When an Evangelical asks me about Wright, I usually direct them to the N. T. Wright page. However, I think that, I will now include Joel Garver’s entry about him and the controversy that has swollen around him. It is really excellent stuff.
At one point, Garver writes:
So part of the difficulty is that the biblical use of “impute” doesn’t match up exactly with how “impute” is used in our systematic theology. D.A. Carson agrees, by the way, in a recent essay where he interacts with Wright’s view, where Carson sees “imputation” (in the traditional systematic theological sense) as a theological implication of the New Testament text, a way of expressing and filling out the forensic character of justification in dogmatic language, rather than something that is directly taught by Scripture using the term in it’s lexical meaning.
I don’t know if Garver is thinking of the same source, which I have read, but his report corresponds quite well with what I read in Carson’s essay (originally a lecture) responding to Robert Gundry. What was interesting and frustrating about Carson’s argument was that it represented an excellent response to the problems raised by Gundry (and imagined to be involved in Wright) thoroughly enmeshed in a host of unnecessary and paranoid problems. The way Carson treated Don Garlington was especially horrific, worthy of any TR blog, bulletin board, or email dissing group, but beyond the pale of an academic delivering a pre-planned lecture. It really demonstrated (again) to me that what matters is not one’s confession, but one’s willingness to mistreat.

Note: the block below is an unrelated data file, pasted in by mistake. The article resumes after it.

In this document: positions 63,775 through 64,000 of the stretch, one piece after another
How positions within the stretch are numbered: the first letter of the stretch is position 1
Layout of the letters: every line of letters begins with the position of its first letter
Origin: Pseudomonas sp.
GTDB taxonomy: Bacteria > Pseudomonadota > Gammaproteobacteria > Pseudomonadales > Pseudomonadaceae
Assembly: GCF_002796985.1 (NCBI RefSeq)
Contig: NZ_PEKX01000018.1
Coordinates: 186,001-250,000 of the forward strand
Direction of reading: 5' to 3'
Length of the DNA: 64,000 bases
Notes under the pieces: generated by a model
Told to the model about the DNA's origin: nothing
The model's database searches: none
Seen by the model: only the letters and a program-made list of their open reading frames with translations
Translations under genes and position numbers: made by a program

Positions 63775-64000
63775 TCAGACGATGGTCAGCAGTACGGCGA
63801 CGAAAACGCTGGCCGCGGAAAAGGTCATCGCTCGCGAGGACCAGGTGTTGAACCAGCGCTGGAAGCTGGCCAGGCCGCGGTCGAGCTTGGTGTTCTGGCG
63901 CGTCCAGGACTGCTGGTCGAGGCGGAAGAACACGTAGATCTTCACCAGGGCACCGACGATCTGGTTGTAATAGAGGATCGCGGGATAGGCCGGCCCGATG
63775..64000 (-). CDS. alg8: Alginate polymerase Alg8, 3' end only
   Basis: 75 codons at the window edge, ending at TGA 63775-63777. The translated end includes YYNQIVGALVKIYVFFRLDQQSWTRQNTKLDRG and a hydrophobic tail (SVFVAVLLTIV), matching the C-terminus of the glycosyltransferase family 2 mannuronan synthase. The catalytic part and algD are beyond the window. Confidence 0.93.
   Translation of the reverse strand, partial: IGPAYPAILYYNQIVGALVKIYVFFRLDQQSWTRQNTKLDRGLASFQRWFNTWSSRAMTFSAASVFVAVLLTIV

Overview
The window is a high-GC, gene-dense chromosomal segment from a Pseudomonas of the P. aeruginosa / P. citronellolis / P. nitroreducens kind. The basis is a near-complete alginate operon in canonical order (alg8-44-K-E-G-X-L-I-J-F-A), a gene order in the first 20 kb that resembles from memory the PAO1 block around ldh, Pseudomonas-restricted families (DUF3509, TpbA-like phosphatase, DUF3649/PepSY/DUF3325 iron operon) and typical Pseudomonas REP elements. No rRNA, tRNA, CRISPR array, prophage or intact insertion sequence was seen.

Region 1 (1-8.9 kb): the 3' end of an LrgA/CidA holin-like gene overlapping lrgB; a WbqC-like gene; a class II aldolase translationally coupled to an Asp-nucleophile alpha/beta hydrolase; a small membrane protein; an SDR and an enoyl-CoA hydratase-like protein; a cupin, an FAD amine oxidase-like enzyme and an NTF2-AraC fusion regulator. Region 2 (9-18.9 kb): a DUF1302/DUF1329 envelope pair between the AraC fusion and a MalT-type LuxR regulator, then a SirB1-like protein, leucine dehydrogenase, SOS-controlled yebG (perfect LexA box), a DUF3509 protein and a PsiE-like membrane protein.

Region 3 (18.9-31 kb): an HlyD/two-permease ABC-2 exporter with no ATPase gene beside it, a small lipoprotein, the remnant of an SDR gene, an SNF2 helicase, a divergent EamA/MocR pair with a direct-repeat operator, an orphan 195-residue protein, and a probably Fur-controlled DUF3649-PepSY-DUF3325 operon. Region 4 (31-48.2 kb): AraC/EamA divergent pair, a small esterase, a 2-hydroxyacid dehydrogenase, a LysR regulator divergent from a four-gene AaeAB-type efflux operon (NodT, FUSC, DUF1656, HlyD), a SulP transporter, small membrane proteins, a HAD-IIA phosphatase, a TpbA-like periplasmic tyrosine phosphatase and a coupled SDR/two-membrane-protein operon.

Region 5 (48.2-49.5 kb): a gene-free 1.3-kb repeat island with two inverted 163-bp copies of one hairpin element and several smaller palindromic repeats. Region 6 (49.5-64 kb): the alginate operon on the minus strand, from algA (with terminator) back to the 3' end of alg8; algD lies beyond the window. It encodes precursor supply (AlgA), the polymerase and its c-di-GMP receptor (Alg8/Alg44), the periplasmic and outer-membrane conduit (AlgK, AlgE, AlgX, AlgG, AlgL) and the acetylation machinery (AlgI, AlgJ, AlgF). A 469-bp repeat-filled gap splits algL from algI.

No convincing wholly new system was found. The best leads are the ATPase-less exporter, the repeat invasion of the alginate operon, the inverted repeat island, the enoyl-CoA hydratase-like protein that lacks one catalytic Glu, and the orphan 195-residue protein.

Finally, after dealing with the cause of controversy, Garver lists five reasons why Wright is poplular. The list, in my opinion, could just as easily be used to explain why their is an anti-Wright industry within the TR/RB world. A smart, gifted communicator who is both theoretically brilliant and practically helpful is a threat. One anti-Wright agitator has confessed more than once that all his brightest seminary students found Wright entirely persuasive, leaving him, apparantly, with nothing left to do but try to politicize against him so that the smarter potential students would learn not to go to his seminary.
A primal taboo has been violated:
Thou shalt admire and honor no one for their Pauline theology but us Presbyterians and Reformed Baptists.
This is apparantly the First Commandment of conservative Reformed intellectual pretention.